Pressure mounts for total ban on guns

12th July 1996 at 01:00
Grieving Dunblane parents this week relived their anguish in the wake of the Wolverhampton stabbings and renewed their call for tighter gun laws.

Breaking their silence for the first time since the Dunblane massacre, they said that if firearms instead of a machete had been used at St Luke's Church of England school on Monday, "we would be talking about deaths instead of injuries".

The group, an injured teacher and the parents of five dead children and an injured child, spoke out as Lord Cullen's inquiry closed this week. They said the Wolverhampton incident clearly demonstrated that access to legally held weapons was an unacceptable risk for society to take. John Crozier, whose daughter Emma, aged five, died on March 13, said: "Our children paid the price of society's need to be able to target shoot. My daughter's right to live is more important than anyone's right to shoot a gun."

Pamela Ross, whose daughter Joanna, aged five, was another victim, said: "Each day we live with the loss we have suffered. Nothing in the future will ever allow us to feel our lives are complete. There will never be a point at which we can say we are coping and everything is fine, because it will never be."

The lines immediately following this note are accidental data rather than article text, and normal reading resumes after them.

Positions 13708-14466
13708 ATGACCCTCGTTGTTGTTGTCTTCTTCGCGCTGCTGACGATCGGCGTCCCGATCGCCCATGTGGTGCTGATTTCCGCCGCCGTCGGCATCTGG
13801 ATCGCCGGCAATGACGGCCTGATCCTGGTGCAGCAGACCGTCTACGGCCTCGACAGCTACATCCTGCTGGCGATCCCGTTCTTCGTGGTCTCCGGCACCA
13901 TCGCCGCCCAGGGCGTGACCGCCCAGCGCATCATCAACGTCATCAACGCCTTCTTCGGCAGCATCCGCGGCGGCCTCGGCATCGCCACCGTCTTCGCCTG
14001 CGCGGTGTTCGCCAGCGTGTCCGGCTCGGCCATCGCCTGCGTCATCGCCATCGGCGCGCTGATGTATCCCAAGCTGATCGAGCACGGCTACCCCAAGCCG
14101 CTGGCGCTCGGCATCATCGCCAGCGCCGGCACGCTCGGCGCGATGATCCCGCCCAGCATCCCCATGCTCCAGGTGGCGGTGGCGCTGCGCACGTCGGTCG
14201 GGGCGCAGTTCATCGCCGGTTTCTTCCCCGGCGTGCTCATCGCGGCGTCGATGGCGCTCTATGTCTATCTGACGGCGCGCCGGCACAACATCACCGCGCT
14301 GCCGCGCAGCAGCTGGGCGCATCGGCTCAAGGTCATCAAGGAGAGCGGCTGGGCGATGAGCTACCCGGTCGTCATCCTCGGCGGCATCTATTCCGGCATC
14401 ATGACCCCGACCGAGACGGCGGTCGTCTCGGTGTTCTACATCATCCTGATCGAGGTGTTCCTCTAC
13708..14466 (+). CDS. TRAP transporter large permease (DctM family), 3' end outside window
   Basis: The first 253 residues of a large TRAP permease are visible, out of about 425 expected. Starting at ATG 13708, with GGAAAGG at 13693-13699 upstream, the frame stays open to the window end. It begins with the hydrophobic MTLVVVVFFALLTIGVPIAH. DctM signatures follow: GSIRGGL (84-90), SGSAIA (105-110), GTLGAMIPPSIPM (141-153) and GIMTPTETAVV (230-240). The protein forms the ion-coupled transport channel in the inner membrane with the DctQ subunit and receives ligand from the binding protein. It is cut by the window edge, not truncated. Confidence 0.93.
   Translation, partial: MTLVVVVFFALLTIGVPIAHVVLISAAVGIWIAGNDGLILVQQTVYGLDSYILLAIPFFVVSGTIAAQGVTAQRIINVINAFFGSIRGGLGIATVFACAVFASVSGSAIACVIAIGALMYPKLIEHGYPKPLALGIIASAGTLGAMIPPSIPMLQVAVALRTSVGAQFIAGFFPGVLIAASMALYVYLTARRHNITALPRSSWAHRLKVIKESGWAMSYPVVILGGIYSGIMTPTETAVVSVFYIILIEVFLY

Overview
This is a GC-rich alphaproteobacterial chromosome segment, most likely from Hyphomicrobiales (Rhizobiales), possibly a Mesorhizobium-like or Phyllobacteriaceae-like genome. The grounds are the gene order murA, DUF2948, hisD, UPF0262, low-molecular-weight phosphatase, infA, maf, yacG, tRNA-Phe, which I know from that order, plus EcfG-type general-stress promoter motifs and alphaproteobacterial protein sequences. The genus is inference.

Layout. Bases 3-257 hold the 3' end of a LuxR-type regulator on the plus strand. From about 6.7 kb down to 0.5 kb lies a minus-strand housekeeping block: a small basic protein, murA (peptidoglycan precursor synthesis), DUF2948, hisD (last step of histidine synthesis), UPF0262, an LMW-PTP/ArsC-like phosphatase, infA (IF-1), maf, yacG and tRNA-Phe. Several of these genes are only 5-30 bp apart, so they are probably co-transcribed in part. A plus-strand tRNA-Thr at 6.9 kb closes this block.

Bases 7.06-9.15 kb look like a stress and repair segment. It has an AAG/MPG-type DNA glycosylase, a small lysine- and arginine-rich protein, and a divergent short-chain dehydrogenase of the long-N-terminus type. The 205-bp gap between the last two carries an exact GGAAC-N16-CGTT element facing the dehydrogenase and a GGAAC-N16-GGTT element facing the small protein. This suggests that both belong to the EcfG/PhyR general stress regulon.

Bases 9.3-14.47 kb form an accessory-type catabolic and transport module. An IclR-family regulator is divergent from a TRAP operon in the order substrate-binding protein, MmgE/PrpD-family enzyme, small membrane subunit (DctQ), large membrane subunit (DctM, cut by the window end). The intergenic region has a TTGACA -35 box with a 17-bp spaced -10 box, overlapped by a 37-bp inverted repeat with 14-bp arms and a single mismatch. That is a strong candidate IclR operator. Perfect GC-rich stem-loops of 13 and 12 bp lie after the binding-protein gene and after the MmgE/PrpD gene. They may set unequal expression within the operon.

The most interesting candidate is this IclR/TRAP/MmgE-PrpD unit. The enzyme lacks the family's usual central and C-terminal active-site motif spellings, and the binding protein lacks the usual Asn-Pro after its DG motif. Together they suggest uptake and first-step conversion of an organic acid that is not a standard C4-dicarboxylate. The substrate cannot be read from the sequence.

Colin Campbell, QC, acting for the parents, had earlier called for a ban on "civilian ownership, possession and use of all types of guns" during his closing address to Lord Cullen's inquiry in Stirling.

Mr Campbell said it was of crucial significance that, as at Hungerford, killings were carried out with a legally held weapon. The death toll could have been hundreds if Hamilton had arrived when the assembly hall was full. Central Police's "incompetence" in failing to screen out Hamilton was partly to blame, but all licensing systems were flawed.

Michael Jones, QC, for the local authorities, made no recommendations to Lord Cullen but claimed that "conscientious" efforts by councils to stop Hamilton's school lets had been "inhibited" due to a belief that "more substantial" evidence was needed.

Iain Bonomy, QC, for the Crown, said: "The inquiry must never lose sight of the enormity of what Hamilton did. The picture we must have of those little shattered bodies, these are the matters that brought us here."

Mr Bonomy warned that in future councils might have to accept responsibility for the "accreditation they coincidentally give" to organisations using school premises.

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